Losing a wallet

I lost my wallet last Friday night.* I lost it in the parking lot of a Taco Cabana because my pockets were too shallow. I lost the first normal wallet I ever owned.

*Is that one of the Friday foibles Katy Perry discusses in her TGIF song?

Long before last Friday, probably during senior year of high school, someone pointed out to me that I was, unbeknownst to me at this point, actually George Costanza. I didn’t work for the Yankees. I didn’t carve a secret compartment underneath my desk so I could take naps. And I didn’t go on a date with Marissa Tomei that ended with a slap and tell my fiancé that I was actually meeting with a friend’s boyfriend named Art, who exported chips, in an attempt to cover up the mishap.

It was because of the wallet.

My wallet was large enough to fit the collective works of The Artist Formerly Known As Prince inside of it. It was made of black leather, and my Granny bought it for me at a Labor Day craft festival at some point in my childhood. I wasn’t ready for it then. I already had a wallet.

That wallet was blue, and Velcro allowed for an efficient opening and closing system. There is a Friends episode where Joey reveals that he has held the same wallet since his childhood*. My blue wallet looked just like that.

*Was it Friends? There was some sitcom in the 90s where one of the main characters had a kid’s wallet he wouldn’t let go.

Before then, I owned my first wallet, or as my dad called it a billfold. The billfold was purple with Ninja Turtles sketched on the front. I suspect that I used it to store the $2 bills my great aunts would give me every Flag Day, unless, of course, they decided to write checks for $7.13 that year.

Around the beginning of high school, as I remember, I decided to make the switch and take Granny’s gift out of storage. This would be a fateful choice indeed.

Quickly, the wallet filled up – money, receipts, coins, oh yes, coins. I was oblivious to the size of the wallet, not to mention the size of the faux pas. My school uniform pants had the holes in the knees. I wore white t-shirts on weekend nights. My only belt wasn’t even unisex; it was a belt intended for women. Appearance clearly didn’t register too high on my list of priorities.

Then my friends started calling me out on it. “Nice coin purse.” “Your pocket is about to explode.” “Hey George.”

Even my parents noticed. They wanted me to make a change.

The conversation usually went something like this:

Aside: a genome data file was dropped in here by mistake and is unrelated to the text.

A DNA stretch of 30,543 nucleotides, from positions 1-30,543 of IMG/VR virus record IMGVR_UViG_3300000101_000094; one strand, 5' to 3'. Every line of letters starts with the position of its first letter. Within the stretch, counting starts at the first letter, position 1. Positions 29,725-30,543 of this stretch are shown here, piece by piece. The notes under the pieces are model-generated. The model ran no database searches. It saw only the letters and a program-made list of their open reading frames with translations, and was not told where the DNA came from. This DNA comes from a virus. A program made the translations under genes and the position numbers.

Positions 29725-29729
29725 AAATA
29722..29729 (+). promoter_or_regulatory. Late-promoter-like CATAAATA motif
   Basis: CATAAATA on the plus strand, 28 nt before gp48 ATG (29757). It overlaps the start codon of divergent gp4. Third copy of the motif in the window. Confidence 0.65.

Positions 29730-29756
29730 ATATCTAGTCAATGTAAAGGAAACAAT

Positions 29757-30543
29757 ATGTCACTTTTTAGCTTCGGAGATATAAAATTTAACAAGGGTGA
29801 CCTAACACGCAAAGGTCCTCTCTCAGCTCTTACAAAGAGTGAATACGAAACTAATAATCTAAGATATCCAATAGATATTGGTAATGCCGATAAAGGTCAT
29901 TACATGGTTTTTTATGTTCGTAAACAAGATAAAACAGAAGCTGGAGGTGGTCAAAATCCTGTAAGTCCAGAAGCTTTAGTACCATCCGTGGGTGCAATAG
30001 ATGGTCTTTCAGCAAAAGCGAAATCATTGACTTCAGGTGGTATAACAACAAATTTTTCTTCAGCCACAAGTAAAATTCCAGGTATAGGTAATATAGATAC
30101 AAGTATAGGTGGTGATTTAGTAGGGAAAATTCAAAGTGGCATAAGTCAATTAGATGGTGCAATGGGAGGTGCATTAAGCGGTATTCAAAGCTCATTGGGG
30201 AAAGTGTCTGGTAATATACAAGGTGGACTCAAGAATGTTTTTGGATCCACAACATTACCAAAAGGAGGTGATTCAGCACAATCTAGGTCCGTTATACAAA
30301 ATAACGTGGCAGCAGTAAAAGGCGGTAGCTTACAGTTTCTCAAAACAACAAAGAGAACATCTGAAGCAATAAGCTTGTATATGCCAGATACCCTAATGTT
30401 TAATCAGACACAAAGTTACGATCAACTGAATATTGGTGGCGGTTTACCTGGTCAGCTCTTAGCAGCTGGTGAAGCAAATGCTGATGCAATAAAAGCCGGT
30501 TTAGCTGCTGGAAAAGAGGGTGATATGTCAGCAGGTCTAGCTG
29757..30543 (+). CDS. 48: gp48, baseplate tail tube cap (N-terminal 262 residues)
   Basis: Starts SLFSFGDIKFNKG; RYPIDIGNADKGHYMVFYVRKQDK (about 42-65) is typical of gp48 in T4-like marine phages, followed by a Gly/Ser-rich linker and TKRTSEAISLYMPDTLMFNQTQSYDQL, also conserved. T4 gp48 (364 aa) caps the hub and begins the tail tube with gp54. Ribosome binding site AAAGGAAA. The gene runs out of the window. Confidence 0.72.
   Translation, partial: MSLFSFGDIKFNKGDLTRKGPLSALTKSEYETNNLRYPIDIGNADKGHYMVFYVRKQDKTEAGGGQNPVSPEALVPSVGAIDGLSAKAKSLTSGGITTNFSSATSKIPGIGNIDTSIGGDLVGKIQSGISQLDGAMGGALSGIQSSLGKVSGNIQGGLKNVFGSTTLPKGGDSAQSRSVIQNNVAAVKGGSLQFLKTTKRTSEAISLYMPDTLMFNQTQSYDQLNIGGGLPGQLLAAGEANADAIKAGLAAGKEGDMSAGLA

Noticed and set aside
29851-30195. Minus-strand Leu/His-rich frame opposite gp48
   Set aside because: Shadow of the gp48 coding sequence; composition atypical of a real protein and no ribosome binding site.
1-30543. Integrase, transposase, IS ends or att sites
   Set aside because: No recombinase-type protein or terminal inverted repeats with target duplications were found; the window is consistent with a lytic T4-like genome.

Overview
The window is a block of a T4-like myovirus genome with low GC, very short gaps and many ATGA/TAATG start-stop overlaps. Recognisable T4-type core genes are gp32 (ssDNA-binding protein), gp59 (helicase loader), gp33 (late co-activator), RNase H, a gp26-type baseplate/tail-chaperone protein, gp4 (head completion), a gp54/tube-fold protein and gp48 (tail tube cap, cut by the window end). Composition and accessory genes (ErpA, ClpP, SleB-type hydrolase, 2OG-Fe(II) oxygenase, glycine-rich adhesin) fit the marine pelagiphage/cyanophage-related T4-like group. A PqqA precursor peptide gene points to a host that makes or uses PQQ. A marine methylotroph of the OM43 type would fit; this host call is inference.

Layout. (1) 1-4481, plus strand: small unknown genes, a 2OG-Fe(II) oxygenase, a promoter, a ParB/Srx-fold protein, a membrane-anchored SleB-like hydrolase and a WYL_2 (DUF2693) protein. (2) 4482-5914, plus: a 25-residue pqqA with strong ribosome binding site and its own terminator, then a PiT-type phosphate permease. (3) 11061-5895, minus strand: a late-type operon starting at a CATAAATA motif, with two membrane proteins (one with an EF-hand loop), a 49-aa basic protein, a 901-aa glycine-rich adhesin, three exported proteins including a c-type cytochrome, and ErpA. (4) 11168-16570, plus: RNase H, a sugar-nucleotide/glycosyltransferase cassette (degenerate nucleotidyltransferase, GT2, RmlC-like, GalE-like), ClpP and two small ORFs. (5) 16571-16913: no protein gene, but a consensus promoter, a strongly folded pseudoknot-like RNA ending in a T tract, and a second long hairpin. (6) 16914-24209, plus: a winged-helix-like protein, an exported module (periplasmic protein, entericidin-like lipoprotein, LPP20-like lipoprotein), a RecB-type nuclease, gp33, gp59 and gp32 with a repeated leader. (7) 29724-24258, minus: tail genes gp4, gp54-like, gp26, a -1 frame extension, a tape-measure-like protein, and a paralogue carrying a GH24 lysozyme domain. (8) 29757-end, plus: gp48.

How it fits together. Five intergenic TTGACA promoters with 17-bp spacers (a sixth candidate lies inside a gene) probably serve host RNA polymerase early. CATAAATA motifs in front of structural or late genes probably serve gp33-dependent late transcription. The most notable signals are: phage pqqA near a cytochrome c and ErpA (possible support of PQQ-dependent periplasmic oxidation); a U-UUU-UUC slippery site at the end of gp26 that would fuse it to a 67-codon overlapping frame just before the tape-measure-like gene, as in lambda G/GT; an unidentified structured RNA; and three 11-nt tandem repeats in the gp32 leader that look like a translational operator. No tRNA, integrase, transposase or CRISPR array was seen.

Mom: “Marky-bud, I think you might need a new wallet.”
Me: “No thanks, mom.”
Mom: “Marky! How about if dad and I give it to you for your birthday?”
Me: “No. Please don’t.”
Mom: “Maaaaaarky!”
Me: (Turns on the movie “Encino Man”)

Needless to say, my mom bought me a wallet several weeks later for my birthday. It was made of brown leather, dollar bills were kept in place by a tiny metal rod rather than an actual fold, and, yes, it contained a spot for coins.

If it was actually possible to create a wallet with greater potential to reach Costanza levels than my old one, this was the wallet.

And reach those levels it did. Only this time the evolution of embarrassment pertaining to money-carrying accessories took another leap. In the fall of 2009, while home for some type of vacation, my dog, Rocky, decided to have some fun. The lovable scamp grabbed my wallet off the coffee table and proceeded to store it in his jaw for a few moments. This was the least surprising development of my life.

The wallet was now filled past capacity, and sharp dog incisors had frayed the leather. Flashing lights should have illuminated the inside of my head. Sirens should have wailed. A mysterious guy offering a blue pill or a red bill should have told me to buy a new wallet.

I…just…didn’t…care.

Over the next year and a half I considered buying a wallet, but this was me. Maybe if Groupon offered a good deal I’d get one. Maybe. Instead, I just whipped it out quickly in public, hoping my hand was quicker than everyone else’s eyes.

Then, I went home about a month ago. My bedroom closet is filled with relics – Stars Wars action figures, retro basketball jerseys, pictures, keepsakes from high school and college, an old binder filled for a stamp collection I, thank God, never started. Amidst the ruins, a black wallet rested on a shelf. I have absolutely no idea when or where it came from.

Immediately, I transferred everything from the fraying wallet in my pocket to the pristine wallet on the shelf. I moved my money, a few Egyptian pounds I keep as a souvenir, an old NYC subway card, a Rome bus card, my KU student ID, an Olive Garden and a Pizzeria Uno gift card, my library card, my driver’s license and my social security card. Everything fit. The wallet didn’t expand and stretch at the seams. It didn’t contain a pocket for coins.

For a month, I lived the life. I bought groceries, drinks, restaurant meals, and I could hold my wallet in the open air, letting the normalcy linger. And then it fell out of my pocket on Friday night, a loss of the contents and an actual quality wallet.

So what about the future? Can I avoid the Costanza syndrome with my next wallet purchase? My mom is already telling me to get a money clip, so I think I know what will be sitting under the Christmas tree in a few months.

Honestly, I think I’ve had enough of wallets for a while. I’m going to buy a European carry-all.

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One thought on “Losing a wallet

  1. GD says:

    tyvek wallet; George wishes he had a wallet so cool.

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